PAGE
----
What is the benefit (if there is one) to using lists for people that are about to lose their home for not paying property taxes as a strategy for finding motivated sellers?
If you don't pay your property taxes, the taxing entity will put a lien on the property in the amount of the taxes owed. If they are not payed, the taxing authority can foreclose on the property in the hope of getting what is owed to them.
One of the benefits is that you can often find houses that are free & clear but the owners (maybe heirs to an estate, etc.) didn't pay the property taxes - let's say it's $5,000 per year. After 3 years, the taxing authority forecloses, and you have a property that only has a $15,000 lien on it. These often go to auction where investors might be able to get the property for around what is owed or maybe more, but it can be a very good deal.
“Don’t judge each day by the harvest you reap, but by the seeds you plant.” ~ Robert Louis Stevenson
can you approach the owner to solve the problem? By paying off their delinquent taxes that will take the property out of jeopardy. Could you offer to trade the taxes for the property thru an escrow so the person is free to walk and take the property subject to the current loan? (Hopefully with a low balance) What would be the best way to get that all done?
Good idea. I'm still trying to locate the owner. I tried setting up with Chicago Title and escrow. The lady I spoke to didn't seem anxious for my business. She seemed suspicious and even said she wanted to make sure I would send the actual title and escrow business to them. Huh.
I used Chicago title when I was an active broker. I called her to set up for all the business I am working on.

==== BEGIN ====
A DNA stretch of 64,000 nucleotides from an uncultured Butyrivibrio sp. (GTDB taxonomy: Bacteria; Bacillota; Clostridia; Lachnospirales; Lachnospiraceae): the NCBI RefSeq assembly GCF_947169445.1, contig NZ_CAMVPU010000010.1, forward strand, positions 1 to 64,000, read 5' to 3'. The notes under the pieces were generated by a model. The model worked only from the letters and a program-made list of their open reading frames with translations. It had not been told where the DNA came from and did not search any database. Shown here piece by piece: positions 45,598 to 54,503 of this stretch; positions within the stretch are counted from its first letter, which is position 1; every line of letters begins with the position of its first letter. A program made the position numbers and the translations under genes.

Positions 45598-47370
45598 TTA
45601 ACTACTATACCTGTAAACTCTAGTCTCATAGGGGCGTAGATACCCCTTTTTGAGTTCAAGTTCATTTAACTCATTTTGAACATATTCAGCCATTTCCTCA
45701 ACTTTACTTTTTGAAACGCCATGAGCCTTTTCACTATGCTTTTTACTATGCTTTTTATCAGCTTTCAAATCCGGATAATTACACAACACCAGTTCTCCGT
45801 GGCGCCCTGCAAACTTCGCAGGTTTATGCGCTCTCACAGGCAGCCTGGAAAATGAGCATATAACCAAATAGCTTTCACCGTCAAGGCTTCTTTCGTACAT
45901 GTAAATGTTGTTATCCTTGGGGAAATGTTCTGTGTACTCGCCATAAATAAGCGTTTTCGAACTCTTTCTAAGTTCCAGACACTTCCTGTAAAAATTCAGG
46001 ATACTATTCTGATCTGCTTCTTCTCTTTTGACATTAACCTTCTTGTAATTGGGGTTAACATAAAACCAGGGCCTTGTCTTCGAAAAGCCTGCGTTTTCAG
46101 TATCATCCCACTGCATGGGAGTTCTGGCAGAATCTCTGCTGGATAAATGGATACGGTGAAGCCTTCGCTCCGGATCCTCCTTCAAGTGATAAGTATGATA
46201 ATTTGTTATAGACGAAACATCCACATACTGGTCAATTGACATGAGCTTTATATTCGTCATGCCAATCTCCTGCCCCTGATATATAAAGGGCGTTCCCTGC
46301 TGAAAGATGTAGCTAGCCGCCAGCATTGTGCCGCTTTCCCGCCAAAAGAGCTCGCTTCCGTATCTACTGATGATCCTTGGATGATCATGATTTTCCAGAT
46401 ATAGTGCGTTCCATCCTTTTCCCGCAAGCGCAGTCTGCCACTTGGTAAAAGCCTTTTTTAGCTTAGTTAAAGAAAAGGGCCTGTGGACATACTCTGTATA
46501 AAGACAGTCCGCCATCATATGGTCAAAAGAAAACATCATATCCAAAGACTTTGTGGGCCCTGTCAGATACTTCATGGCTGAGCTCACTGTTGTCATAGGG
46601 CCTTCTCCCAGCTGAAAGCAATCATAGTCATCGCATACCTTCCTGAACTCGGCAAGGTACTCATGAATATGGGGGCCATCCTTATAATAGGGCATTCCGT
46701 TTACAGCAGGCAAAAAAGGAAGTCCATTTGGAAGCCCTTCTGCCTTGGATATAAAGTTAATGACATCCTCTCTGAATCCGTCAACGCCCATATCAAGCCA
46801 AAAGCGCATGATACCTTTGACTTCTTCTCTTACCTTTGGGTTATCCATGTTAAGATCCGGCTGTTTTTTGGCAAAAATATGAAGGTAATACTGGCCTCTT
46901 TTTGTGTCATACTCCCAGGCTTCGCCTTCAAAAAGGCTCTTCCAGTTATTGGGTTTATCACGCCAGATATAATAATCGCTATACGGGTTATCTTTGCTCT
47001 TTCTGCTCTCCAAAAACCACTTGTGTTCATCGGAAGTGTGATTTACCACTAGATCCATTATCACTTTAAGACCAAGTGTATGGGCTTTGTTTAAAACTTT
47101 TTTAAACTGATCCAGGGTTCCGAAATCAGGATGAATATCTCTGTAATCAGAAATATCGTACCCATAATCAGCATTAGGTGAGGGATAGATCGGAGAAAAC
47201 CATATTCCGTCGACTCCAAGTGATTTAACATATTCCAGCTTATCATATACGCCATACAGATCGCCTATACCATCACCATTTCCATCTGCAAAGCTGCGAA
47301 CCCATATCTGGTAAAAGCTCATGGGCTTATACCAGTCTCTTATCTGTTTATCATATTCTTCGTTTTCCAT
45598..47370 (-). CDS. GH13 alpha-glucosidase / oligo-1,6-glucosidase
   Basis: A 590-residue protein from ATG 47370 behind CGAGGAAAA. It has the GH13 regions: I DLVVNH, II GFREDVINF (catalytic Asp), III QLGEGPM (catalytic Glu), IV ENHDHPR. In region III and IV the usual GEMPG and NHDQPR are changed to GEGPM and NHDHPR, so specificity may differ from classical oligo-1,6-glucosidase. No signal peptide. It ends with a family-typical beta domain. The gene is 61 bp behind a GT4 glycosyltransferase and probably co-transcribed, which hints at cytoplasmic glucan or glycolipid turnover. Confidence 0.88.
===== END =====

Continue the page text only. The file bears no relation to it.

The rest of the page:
Anybody have a title company that is investor friendly?
I use Bob Dickinson at Greater Illinoise Title and he's been great. Send me a private message and I'm happy to share his contact info.
The list can be beneficial for finding motivated sellers. It's typically posted publicly on the county website under the taxing authority's page. Many states allow a bidder to receive a good rate of return on the tax bid if you decide to bid on a property at the tax auction and obtain ownership that way. It can be a win win for the investor.
@Damian Johnson - Have them do a quit claim deed to you and have it notarized after you have settled on an amount is an approach that may work. Of course you have to approach them before the tax sale and make the offer enough that they will accept it due to excess proceeds and what they are entitled to after the sale. If they accept your offer you will need to have the deed recorded and then you can get your quiet title done and then get your title insurance. You can then get the full price for your property. Make sure to pay the delinquent taxes and include that in your total amount that you have into the property .
I've been following the thread, and I read the "Processes" for Missouri tax lien sales. I'm a little confused, are you really only using this to find free-and-clear properties? Seems a bit of a headache if you get one that has a mortgage owed on it. Do you just assume the mortgage at that point, along with the tax lien?
@Tyson Hosey I've had the same question about the properties that have mortgages or other liens on top of the tax lien. How would the bidder know about other liens on the property?
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